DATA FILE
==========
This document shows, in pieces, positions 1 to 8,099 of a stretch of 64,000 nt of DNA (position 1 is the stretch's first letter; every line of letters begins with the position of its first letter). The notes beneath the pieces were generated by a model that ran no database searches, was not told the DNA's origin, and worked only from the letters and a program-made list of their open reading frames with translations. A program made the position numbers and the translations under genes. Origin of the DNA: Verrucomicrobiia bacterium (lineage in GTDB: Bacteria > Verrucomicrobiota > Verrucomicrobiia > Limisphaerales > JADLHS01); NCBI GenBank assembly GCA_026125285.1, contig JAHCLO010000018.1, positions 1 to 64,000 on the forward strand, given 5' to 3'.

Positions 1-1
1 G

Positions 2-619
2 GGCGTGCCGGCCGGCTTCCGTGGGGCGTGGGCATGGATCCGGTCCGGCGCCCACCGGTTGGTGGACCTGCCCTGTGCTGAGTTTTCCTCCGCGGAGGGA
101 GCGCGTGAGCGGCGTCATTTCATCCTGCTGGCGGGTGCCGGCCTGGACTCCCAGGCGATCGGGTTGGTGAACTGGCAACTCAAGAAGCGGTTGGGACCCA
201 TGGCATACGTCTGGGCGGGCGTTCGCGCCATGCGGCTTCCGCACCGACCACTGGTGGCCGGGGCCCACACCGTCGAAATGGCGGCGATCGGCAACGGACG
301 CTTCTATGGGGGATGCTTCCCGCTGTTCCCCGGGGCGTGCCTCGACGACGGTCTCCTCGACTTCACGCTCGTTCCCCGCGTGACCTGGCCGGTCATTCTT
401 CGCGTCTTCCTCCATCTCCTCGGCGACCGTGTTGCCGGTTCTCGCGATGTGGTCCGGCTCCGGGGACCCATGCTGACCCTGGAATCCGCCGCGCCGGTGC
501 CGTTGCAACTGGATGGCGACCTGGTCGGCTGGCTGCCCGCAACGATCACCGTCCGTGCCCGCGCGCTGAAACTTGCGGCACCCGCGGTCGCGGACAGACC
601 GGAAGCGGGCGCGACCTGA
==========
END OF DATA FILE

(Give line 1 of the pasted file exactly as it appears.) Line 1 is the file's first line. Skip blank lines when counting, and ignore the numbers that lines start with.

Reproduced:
This document shows, in pieces, positions 1 to 8,099 of a stretch of 64,000 nt of DNA (position 1 is the stretch's first letter; every line of letters begins with the position of its first letter). The notes beneath the pieces were generated by a model that ran no database searches, was not told the DNA's origin, and worked only from the letters and a program-made list of their open reading frames with translations. A program made the position numbers and the translations under genes. Origin of the DNA: Verrucomicrobiia bacterium (lineage in GTDB: Bacteria > Verrucomicrobiota > Verrucomicrobiia > Limisphaerales > JADLHS01); NCBI GenBank assembly GCA_026125285.1, contig JAHCLO010000018.1, positions 1 to 64,000 on the forward strand, given 5' to 3'.